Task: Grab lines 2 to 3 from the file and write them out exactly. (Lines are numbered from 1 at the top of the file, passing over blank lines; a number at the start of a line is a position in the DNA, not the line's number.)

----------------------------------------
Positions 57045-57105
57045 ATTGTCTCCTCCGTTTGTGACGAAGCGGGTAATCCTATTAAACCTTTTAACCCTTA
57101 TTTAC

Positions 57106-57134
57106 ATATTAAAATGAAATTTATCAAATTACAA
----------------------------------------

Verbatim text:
57045 ATTGTCTCCTCCGTTTGTGACGAAGCGGGTAATCCTATTAAACCTTTTAACCCTTA
57101 TTTAC